Sunday, 26 August 2012

Still Here.

I was reading a blog post written by Ken Armstrong on grief and how we deal with it. His own grief is in relation to the death of his father and you can find the post called, A Selfish Sort of Grief, here. Ken writes from the heart and makes sense of things we all think about but find hard to put into words. I found myself thinking about grief and its many forms and about how much things have changed since this time last year when our family was in deep crisis over ‘losing’ Mum.

Mum, suffering with end-stage Alzheimer’s, had taken a nasty fall whilst in respite care. This was followed by an appalling lack of care in hospital resulting in total loss of mobility. One month later she was stretchered out into a residential home never to return to her own home again. None of us thought she would last the summer. Completely bed-ridden now and dependant on others for her every need, unable to speak other than gargled sounds, I knew I was not the only one in my family who hoped and prayed for her quick release.

Despite all of this, over 12 months later, she is still here.

 I went to see her the other day. When I walked into her room she was lying on her back, unable to turn her head to see who was approaching. I noticed again how much smaller she had become beneath the cover, so much so you wonder that she’s hardly there at all. For a moment I marvelled at her resilience before moving closer and greeting her with a kiss. There was brief eye contact followed by a fleeting smile of recognition perhaps? I like to think so. Holding her stiff, twisted hand, I told her all the news, laughing at the funny bits, censuring others just in case a miracle occurred and she sat up in shock to respond. Anybody passing by her room would only have heard my voice but our conversation was definitely two-way.

This time last year it was all very different and we treated every visit as though it were the last, whispering words of love, offering thanks for all she had done and even began to plan her funeral. In many respects, grieving for her loss began years earlier as the person we knew and loved disappeared in stages before our very eyes. Alzheimer’s is not called The Long Goodbye for nothing and every time the phone rang, we were on high alert especially if it rang outside of social hours.

 As time went by we began to relax a little. Dad still visits every day but the rest of us began to get on with life and seeing Mum became part of a new routine. Looking back I think we needed time for the dust to settle. We had all suffered with stress in one form or another and the tears flowed freely at her bedside despite attempts to remain composed.

 I have often wondered why she is still here. I know that only the spirit can decide when the time is right to leave a broken body, but the truth is we had written her off.  In the midst of our grief for the loss of what little quality of life she had left, it seemed inevitable that the end was near. It’s only in the last few months as the pain of her demise softens that I see things differently.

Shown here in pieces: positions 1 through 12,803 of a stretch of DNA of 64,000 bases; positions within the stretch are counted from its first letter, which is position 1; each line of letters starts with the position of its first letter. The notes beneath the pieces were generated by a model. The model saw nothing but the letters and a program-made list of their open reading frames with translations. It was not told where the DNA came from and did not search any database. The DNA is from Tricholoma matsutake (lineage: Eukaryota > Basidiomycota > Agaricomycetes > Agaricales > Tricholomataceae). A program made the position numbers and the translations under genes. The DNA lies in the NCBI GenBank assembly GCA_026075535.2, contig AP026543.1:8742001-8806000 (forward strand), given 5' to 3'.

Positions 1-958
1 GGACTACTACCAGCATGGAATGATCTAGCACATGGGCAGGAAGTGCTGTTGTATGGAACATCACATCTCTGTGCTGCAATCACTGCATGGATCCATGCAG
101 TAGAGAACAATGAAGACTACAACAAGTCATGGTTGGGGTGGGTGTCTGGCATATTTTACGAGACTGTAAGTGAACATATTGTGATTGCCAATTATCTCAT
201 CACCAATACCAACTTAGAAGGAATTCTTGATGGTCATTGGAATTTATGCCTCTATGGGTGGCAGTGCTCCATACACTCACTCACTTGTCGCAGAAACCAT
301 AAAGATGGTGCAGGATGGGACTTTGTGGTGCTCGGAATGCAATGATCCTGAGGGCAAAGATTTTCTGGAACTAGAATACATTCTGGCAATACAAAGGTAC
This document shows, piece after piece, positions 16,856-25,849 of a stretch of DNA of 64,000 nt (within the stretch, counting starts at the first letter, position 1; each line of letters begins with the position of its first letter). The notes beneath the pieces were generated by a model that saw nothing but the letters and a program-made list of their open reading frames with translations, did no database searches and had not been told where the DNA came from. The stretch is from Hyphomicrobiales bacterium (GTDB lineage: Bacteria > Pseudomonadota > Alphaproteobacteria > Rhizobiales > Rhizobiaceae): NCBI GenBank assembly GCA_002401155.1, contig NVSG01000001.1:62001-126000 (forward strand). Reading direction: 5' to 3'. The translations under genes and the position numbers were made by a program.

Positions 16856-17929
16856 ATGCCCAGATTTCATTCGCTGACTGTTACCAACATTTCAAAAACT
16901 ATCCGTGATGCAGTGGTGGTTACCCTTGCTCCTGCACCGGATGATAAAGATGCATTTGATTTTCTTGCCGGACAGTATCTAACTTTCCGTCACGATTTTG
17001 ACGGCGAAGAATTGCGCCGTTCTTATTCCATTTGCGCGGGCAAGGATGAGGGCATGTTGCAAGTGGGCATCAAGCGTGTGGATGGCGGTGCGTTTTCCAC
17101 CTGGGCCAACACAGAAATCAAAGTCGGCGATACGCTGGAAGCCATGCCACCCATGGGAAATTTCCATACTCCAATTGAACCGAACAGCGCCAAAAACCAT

Grieving is exhausting. As a family we have spent many years grieving each level of loss as Mum’s condition deteriorated. And yes, there needed to be some sense of closure too for all our sakes. It would be lovely to have just one more conversation with her, or ask her advice about something to do with the kids but we all knew this was never going to happen.

 It occurred to me a few visits ago however, that these things were still possible. There is something therapeutic and highly beneficial in being able to air concerns without interruption. Mum was still here. If anything, she had become the purest form of herself allowing us to discover, even now, her final gifts. There is still a great comfort to be had from seeing her and talking to her, holding her hand and leaning in to feel the warmth of her cheek. Even the days when she is barely conscious she still has an important role to play in our lives. Sitting quietly by her bedside scanning her face for signs of life, I feel a sense of gratitude that she is still with us, still here. I sometimes wonder if she knew we needed time to adjust to her absence and in fact delayed her departure for our sake.

Going back to Ken’s original post for a moment I was struck by his acknowledgement that his father had lived a full life, there were no regrets on that score. I suppose I could argue this has not been the case for Mum that she has been robbed by her illness and we by default have been short changed. I’m not so sure about this. Every life has a purpose and I’m beginning to think that hers has been just as successful as the next person who lived to be 90 without a day’s ill health. Perhaps the triumph lies in how we handle life’s challenges and if that’s the case, she’s certainly met hers with fortitude and courage.

 I know it won’t be easy when the time comes. We’ve had so many dress rehearsals I sometimes think we’re living in a state of suspended disbelief. The greatest irony of course would be if she were to outlive us all! (That really would be worth blogging about.) For now, we are as we were, still a family but without so many arguments, especially the mother-daughter kind. I find that my Mum has become a very good listener, not at all judgemental and totally unconditional in her love.

 In her silence I have found peace.

3 comments:

  1. Well written and true. Thanks for sharing it with me and take care. K

    ReplyDelete
  2. Thank you Ken, for taking the time. Your post gave me a great deal to think about and I'm grateful to you for triggering as I needed to articulate this but had not found a way until now.

    ReplyDelete

Comments which are constructive and relevant are very welcome but unsolicited links and advertising will be removed and blocked.